This new jurisprudence—judicially enforceable prohibitions on hurting certain persons’ self-concept—served and continues to serve as the basis of homosexual marriage.
Massachusetts—the first court-ordered homosexual marriages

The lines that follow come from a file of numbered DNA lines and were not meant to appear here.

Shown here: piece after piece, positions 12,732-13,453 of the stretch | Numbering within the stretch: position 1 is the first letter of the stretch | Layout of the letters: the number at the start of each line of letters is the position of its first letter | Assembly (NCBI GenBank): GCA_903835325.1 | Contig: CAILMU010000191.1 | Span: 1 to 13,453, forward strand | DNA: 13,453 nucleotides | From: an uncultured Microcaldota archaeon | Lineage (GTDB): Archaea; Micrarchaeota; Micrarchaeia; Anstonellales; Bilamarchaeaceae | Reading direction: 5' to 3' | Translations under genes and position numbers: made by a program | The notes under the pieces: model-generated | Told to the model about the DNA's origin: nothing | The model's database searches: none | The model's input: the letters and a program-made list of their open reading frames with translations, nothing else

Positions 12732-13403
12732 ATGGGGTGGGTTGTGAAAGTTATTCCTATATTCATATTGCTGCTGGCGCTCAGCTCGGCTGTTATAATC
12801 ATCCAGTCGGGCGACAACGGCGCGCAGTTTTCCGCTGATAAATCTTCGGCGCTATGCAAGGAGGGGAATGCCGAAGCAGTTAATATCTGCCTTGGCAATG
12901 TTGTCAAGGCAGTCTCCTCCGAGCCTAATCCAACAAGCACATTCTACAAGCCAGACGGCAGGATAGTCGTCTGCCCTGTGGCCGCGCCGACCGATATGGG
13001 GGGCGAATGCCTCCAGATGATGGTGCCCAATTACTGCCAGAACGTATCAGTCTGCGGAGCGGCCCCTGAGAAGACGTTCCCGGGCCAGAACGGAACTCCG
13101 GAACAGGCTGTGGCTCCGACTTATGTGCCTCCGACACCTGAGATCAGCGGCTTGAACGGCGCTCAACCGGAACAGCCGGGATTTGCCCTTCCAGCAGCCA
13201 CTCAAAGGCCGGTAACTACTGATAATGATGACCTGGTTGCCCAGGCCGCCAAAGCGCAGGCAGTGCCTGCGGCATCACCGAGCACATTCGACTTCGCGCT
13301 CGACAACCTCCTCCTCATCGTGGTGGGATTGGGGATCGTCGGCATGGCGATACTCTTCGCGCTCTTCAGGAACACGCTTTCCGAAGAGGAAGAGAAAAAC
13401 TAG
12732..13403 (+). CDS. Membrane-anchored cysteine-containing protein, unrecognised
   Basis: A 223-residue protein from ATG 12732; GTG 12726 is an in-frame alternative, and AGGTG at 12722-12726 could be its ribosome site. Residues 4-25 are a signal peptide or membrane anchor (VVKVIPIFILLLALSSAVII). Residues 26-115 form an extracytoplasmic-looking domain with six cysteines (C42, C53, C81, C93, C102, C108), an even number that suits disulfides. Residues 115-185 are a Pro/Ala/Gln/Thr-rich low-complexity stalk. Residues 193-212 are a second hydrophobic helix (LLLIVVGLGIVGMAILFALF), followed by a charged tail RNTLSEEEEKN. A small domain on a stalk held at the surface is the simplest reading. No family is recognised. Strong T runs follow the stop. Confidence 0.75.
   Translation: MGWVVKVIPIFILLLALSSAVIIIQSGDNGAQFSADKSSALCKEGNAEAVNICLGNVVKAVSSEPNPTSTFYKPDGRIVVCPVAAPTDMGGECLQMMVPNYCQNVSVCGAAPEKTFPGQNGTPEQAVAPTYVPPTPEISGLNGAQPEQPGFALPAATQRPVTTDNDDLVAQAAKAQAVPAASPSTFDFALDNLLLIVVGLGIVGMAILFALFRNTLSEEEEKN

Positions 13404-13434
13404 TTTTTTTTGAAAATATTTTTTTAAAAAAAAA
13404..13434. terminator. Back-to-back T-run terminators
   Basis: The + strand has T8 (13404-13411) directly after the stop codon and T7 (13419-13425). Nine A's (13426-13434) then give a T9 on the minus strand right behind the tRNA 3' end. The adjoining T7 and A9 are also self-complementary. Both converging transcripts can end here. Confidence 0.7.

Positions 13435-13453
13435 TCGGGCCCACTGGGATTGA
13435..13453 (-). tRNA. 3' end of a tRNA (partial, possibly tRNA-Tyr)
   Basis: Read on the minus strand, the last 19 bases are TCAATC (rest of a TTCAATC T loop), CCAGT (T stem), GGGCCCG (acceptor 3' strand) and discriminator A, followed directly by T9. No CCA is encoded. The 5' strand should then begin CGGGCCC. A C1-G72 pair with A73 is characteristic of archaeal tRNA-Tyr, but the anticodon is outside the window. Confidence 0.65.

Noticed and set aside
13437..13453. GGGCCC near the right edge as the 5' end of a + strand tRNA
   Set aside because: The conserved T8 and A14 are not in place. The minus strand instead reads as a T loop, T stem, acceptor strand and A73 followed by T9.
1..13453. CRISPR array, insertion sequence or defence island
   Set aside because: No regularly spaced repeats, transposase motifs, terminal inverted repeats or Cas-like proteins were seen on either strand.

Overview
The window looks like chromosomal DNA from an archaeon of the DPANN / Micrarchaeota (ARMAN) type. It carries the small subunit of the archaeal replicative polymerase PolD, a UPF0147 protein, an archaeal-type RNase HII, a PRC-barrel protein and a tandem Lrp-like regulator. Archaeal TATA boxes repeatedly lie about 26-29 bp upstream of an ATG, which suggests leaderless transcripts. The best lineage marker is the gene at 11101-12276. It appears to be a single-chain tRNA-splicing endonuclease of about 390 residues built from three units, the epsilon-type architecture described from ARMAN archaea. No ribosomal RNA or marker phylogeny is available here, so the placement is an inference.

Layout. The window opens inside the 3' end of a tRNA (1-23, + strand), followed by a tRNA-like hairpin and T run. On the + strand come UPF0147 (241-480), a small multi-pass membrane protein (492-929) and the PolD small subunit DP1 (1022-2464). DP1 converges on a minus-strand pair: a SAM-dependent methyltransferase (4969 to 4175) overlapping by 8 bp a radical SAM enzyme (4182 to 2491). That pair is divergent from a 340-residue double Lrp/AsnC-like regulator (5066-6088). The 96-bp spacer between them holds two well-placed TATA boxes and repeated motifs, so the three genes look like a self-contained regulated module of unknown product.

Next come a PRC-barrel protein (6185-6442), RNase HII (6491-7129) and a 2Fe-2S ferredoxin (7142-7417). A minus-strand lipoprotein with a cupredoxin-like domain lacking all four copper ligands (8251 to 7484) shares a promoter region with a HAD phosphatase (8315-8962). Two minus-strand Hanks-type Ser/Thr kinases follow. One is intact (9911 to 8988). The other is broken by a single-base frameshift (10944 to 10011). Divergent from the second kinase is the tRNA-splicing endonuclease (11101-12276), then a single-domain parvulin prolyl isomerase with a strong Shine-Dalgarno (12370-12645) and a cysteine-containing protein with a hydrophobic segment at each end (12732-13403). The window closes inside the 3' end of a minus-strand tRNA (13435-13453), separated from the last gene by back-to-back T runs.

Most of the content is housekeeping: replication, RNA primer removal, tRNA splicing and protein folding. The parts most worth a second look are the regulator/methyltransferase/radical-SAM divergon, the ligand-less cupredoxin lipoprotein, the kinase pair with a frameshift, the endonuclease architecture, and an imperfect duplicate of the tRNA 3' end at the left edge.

Massachusetts had passed legislation providing various benefits based on sexual orientation, notably in 1992 by executive order of Republican governor William Weld, who also later called DOMA unconstitutional. In 2002, sufficient signatures of Massachusetts citizens were certified to require the state legislature to call a constitutional convention to consider legislation to pass a constitutional amendment preserving marriage against such developments, but the legislature subverted the plebiscite and never called the convention. Homosexual advocates turned to the courts. In Goodridge v. Dept. of Public Health (2003), the lower court denied their suit and ruled that procreation was the “central purpose” of marriage. In overruling that, the Massachusetts Supreme Court in 2003 by a vote of 4-3 was quite open about redefining marriage, calling it a “reformulation”: “We construe civil marriage to mean the voluntary union of two persons as spouses to exclude all others.” The court did not define “spouse.” The court said that the homosexual plaintiffs were in “committed relationships” and that the state had wrongly identified procreation as the “essence of legal marriage.” The court went on to say that the state was likewise wrong to maintain that marriage was the “optimal setting” for raising children because of “the changing realities of the American family” and “the demographic changes of the past century,” quoting the United States Supreme Court in a case having to do with visitation rights of grandparents. Homosexual “right, protections, and privileges” had recently advanced, the court said, and “there is no reason to believe that the evolution will not continue,” thus continuing and advancing that evolution. The court concluded that there was no “rational basis” for the exclusion of homosexuals, even though it conceded that legislation is routinely upheld by courts if there is “a minimal threshold of rationality.” As for the role of religion in marriage, the court said that there were “equally strong” and “deep seated religious, moral, and ethical convictions” on both sides. And the court heavily emphasized the “enormous” material and financial advantages to marriage in state law.